Recognizing Objects in Range Data Using Regional Point Descriptors

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Recognizing Objects in Range Data Using Regional Point Descriptors a.k.a. 3D Shape Contexts A. Frome, D. Huber , R. Kolluri, T. Bulow, and J. Malik . Proceedings of the European Conference on Computer Vision , May, 2004. Talk prepared by Nat Duca, duca@jhu.edu Motivation

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### Recognizing Objects in Range Data Using Regional Point Descriptors

a.k.a. 3D Shape Contexts

A. Frome, D. Huber, R. Kolluri, T. Bulow, and J. Malik. Proceedings of the European Conference on Computer Vision, May, 2004.

Talk prepared by Nat Duca, duca@jhu.edu

Motivation
• Find instances of known shapes in 2.5D range scans

Image source: Frome04

2D Shape Contexts
• Take a random point on the shape

Image source: Belongie02

2D Shape Contexts
• Compute the offset vectors to all other samples
2D Shape Contexts
• Histogram the vectors against sectors and shells
• Perform this for a large sampling of points
Extension to 3D
• Step 1: pick random points on surface

Image source: Koertgen03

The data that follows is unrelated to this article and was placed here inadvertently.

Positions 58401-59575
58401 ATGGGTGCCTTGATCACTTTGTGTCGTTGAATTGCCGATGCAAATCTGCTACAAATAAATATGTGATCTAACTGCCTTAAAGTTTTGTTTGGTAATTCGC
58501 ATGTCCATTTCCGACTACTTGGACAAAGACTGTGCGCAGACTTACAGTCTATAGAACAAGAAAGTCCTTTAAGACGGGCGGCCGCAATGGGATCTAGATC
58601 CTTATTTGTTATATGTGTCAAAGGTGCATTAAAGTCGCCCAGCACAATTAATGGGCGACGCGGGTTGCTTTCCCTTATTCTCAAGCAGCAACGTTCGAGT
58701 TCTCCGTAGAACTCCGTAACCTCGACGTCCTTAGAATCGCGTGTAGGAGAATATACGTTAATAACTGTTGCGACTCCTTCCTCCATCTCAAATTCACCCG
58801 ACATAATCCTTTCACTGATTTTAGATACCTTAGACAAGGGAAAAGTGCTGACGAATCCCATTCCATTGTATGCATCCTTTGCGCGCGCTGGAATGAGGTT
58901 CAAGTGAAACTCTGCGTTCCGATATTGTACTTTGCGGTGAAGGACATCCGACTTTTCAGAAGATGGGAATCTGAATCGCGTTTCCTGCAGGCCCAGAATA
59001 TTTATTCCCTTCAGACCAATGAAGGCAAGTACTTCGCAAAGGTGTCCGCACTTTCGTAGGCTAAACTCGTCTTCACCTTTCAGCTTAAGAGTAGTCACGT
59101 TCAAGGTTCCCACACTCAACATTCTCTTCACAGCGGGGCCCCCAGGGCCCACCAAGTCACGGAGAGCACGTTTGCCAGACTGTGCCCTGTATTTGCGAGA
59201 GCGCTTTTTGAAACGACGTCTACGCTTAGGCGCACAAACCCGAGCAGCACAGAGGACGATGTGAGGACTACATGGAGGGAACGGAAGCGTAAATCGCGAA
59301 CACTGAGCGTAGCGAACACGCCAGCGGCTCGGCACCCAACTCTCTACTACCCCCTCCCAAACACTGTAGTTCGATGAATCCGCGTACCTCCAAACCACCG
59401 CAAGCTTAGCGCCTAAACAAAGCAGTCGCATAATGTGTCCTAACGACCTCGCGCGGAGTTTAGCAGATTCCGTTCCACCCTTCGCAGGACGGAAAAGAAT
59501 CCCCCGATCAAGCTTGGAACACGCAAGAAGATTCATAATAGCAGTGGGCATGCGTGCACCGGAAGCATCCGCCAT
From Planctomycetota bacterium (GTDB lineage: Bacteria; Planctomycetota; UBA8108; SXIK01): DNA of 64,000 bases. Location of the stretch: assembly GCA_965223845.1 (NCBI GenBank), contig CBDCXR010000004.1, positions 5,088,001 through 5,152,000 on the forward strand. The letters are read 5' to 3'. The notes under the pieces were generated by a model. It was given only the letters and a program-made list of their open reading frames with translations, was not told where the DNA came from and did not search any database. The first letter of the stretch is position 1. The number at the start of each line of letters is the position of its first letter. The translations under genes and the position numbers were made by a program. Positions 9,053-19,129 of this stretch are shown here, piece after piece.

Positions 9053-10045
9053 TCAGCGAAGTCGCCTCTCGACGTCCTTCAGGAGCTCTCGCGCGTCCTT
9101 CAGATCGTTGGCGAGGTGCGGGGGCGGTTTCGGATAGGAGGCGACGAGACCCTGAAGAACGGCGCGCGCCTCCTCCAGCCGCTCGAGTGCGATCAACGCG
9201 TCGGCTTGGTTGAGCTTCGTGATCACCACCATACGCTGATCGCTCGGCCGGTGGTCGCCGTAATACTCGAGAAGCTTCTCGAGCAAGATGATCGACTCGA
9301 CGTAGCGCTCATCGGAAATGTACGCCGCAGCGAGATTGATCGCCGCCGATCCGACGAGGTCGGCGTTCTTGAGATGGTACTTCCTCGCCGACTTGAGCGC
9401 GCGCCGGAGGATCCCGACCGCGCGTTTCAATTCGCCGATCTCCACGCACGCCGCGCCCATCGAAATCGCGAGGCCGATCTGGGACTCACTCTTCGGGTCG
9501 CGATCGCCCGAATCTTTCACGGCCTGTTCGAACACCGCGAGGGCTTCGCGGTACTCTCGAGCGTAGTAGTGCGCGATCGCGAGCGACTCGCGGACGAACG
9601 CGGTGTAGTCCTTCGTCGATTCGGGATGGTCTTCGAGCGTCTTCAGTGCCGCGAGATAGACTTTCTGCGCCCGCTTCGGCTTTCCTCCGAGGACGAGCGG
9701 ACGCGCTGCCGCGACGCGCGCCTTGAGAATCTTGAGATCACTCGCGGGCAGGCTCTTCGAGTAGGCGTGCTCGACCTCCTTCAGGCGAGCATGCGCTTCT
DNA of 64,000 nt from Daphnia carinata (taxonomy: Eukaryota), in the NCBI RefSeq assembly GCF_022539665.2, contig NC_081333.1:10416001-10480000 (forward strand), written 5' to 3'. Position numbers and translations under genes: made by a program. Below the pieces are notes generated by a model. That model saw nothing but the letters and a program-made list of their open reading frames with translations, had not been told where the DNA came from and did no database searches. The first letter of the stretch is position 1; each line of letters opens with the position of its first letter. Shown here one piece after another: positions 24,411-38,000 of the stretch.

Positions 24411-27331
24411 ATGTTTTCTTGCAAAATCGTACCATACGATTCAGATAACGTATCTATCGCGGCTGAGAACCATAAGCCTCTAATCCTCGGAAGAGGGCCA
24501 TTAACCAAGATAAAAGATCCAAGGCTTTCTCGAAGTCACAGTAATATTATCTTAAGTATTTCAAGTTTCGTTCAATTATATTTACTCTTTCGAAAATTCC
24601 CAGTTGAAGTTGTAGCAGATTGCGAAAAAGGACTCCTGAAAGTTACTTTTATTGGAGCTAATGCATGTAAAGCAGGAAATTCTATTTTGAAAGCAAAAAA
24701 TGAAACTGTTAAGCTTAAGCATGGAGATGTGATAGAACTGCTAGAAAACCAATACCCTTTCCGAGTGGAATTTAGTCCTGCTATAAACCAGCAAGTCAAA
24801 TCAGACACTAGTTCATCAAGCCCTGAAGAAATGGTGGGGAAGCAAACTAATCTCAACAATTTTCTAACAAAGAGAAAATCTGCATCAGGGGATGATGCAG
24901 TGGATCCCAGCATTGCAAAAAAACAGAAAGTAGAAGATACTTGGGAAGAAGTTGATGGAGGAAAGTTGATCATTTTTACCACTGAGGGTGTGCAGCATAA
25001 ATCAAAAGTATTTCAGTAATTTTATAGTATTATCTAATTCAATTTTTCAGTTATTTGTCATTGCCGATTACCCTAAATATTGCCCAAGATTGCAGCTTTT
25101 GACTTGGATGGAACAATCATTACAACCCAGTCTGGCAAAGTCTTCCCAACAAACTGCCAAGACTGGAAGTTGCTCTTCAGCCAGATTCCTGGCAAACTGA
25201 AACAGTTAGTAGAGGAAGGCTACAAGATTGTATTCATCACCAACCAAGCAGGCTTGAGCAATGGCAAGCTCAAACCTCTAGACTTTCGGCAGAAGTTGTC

Extension to 3D
• For each point, compute and histogram offsets

Image source: Koertgen03

Extension to 3D
• For each point, compute offsets

Image source: Koertgen03

Extension to 3D
• Now we histogram the offset vectors.
• The 3D histogram of looks like:

Image source: Frome04

Extension to 3D
• Shells are spaced logarithmically apart
• Histogram votes are weighted by the volume of the bin
• Some Ln difference of the histogram vector can be used to compare two contexts

Image source: Frome04, Koertgen03

Challenges
• How do we orient the histogram “spheres”
• How do we compute distance between a model and one of its subsets?
• Speed
Initial histogram orientation
• Align the object’s north-pole to the surface normal
• Problems:
• One degree of freedom remains
• Histogram values depend on the precision of the surface normals
• The paper solves both problems using:
• Brute force rotation
• spherical harmonics
Harmonic shape context
• Each shell’s histogram is a spherical function
• Convert each shell to a harmonic representation and store the amplitude coefficients only
• Initial histogram placement doesn’t matter,
• Noise in surface normals doesn’t affect descriptor

Image source: Weisstein04

the big picture: Partial Shape Matching
• For a query shape Sq and a stored model Si, their nearness is defined as:

A shape context placed randomly on the query surface Sq

A precomputed shape context for model Si query surface

Experiment 1: resilience to noise
• (a) model with 5cm gaussian noise
• (b) model with 10cm gaussian noise
• (c) reference (databased) model

Image source: Frome04

Experiment 2: partial matching
• Input:

or

• Output:

Image source: Frome04

Evaluating the results
• Where does the blame lie:
• Spherical histogram
• Harmonics representation
• Point choice
• Representative descriptor approach
• Is their presentation fair?
Results for noise
• Where does the blame lie:
• Spherical histogram
• Harmonics representation
• Point choice
• Representative descriptor
• Is their presentation fair?